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Justice, Benevolence and The Spirit Behind Them

  • Question: Do Christians have a responsibility toward justice? – Yes
  • Question: Is benevolence the same as justice? – No
  • Question: Is justice an imperative for a Christian? – Yes
  • Question: What is the spirit one should have when it comes to matters of justice? – With winsomeness

Private Morality

For many followers of Jesus, the matter of first importance is to be moral within our own private lives – to be a good person. We may be kind, prayerful, faithfully participate in a church and giving in our finances, but this is only one component of our faith.


Charity, or benevolence, is turning outside of ourselves to those in need. It includes acts of giving financially to the poor, serving in a soup kitchen, teaching English as a second language and a host of other activities that relieve the burdens of individuals in their daily lives. This is another component of our faith.


Justice is a third component. It is distinct from acts of kindness or personal morality. Justice has to do with the root of poverty, war, racism, sexism, abortion, inequality and damage to the environment. (Yes, Christians should care about the environment, but that is for another blog post).

To help us understand these distinctions let me retell a story about justice and charity:

Once upon a time there was a town that was built on a river. One day some children playing along the river noticed three bodies floating in the water from upstream. The town rushed in to save them. One body was dead, so they buried it. One was alive, so they put it in a hospital. The third was a young child, so they placed the child into a loving and caring family.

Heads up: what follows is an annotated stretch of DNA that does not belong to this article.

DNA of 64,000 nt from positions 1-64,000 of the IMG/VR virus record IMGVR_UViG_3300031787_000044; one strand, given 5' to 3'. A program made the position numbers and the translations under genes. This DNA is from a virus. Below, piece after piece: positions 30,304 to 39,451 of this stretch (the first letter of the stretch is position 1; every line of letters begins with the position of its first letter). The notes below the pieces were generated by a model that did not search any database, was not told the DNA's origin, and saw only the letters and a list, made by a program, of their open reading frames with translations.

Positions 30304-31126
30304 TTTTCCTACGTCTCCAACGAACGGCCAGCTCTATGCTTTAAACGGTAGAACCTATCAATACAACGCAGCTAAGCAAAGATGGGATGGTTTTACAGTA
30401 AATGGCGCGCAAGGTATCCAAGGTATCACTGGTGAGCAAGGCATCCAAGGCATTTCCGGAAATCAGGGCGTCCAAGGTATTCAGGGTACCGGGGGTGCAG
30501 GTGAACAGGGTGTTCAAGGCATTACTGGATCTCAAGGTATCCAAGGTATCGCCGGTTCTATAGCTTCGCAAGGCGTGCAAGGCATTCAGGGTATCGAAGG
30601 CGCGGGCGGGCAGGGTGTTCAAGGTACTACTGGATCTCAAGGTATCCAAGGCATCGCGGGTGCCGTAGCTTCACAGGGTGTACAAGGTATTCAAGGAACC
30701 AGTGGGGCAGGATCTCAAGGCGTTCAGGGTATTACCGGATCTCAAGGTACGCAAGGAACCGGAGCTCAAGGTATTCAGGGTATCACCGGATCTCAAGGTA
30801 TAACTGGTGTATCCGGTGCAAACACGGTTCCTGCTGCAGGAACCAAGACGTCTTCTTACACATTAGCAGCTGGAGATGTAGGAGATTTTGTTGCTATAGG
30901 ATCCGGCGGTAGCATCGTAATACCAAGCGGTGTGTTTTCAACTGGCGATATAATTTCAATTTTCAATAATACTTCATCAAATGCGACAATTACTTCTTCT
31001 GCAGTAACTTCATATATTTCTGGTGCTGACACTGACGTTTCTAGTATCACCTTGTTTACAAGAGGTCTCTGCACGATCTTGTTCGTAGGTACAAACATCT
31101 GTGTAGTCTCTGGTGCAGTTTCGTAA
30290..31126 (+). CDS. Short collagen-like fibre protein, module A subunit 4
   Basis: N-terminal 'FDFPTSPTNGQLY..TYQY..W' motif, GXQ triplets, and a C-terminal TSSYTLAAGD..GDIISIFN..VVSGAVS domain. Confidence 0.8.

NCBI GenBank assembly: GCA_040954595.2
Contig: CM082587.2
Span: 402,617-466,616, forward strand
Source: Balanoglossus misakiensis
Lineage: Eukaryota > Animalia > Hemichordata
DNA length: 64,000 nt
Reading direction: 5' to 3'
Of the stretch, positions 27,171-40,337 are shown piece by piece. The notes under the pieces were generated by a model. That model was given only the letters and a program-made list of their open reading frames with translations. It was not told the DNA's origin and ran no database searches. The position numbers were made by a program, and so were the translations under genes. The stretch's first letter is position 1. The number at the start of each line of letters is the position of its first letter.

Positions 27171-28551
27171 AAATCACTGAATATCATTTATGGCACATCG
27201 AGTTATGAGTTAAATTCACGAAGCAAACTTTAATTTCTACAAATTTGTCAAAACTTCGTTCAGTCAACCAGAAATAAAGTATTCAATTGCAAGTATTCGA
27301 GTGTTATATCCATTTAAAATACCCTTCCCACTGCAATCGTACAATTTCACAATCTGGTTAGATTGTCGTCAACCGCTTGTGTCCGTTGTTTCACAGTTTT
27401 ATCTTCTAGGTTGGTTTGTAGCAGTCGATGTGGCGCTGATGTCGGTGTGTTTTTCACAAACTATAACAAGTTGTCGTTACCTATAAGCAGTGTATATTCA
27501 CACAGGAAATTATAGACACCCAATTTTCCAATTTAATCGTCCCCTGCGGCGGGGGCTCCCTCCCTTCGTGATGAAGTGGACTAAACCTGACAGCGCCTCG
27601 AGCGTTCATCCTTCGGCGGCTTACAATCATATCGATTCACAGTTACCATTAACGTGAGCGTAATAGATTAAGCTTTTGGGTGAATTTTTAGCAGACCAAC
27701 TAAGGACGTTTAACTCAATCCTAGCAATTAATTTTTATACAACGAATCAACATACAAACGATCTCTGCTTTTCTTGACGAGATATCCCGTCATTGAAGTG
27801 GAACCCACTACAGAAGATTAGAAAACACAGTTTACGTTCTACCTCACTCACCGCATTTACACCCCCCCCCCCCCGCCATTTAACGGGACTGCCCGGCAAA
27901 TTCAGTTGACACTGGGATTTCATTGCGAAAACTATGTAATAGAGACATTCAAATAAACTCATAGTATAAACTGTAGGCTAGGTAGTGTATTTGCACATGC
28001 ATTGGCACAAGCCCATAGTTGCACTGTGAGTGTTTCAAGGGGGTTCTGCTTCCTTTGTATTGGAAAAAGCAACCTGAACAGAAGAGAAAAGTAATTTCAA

From that day forward a number of bodies came floating downstream on a regular basis. Each time, the good people of that town would tend to the bodies and save them, help them or bury them. They did this for many years.

The town eventually worked out a very elaborate system for taking care of the bodies that floated their way. They gave generously to all the needs, and worked hard at being helpful.

But during all the years of kindness, generosity and sacrifice, no one ever raised the question, “Why are there bodies floating down the river on a regular basis?”

The ‘Why’ is what justice is about. The ‘Why’ addresses what is called systemic justice. Charity is about giving bread to the hungry. Justice is about trying to change a system.

Most of what we get exposed to about social justice is in the political and economic realm. But justice, and how the Bible defines justice, is not first of all a question of politics or economics. Biblical justice is about being engaged in seeing the kingdom of God on earth as it is in heaven.

It is more than an ideology. It is as much about the spirit by which we act. It goes beyond liberal or conservative, activist or pacifist or being justified in our opposition through anger or scorn.


  • Justice that is shaped by the Gospel is an appeal to the heart that is so deep, so universal, and so moral that no person of good conscience can walk away from it.
  • It is a spirit that is not rooted in guilt or anger or righteous indignation.
  • Its struggle is not ultimately about winning or losing but about winsomeness and faithfulness.
  • What we are striving toward is to win the hearts of others with a different kind of spirit – a spirit of compassion, of forgiveness, of humility.
  • There is no demand in the Gospel that we must win at all costs. On the contrary, we win by laying down our lives for the very ones opposed to us.



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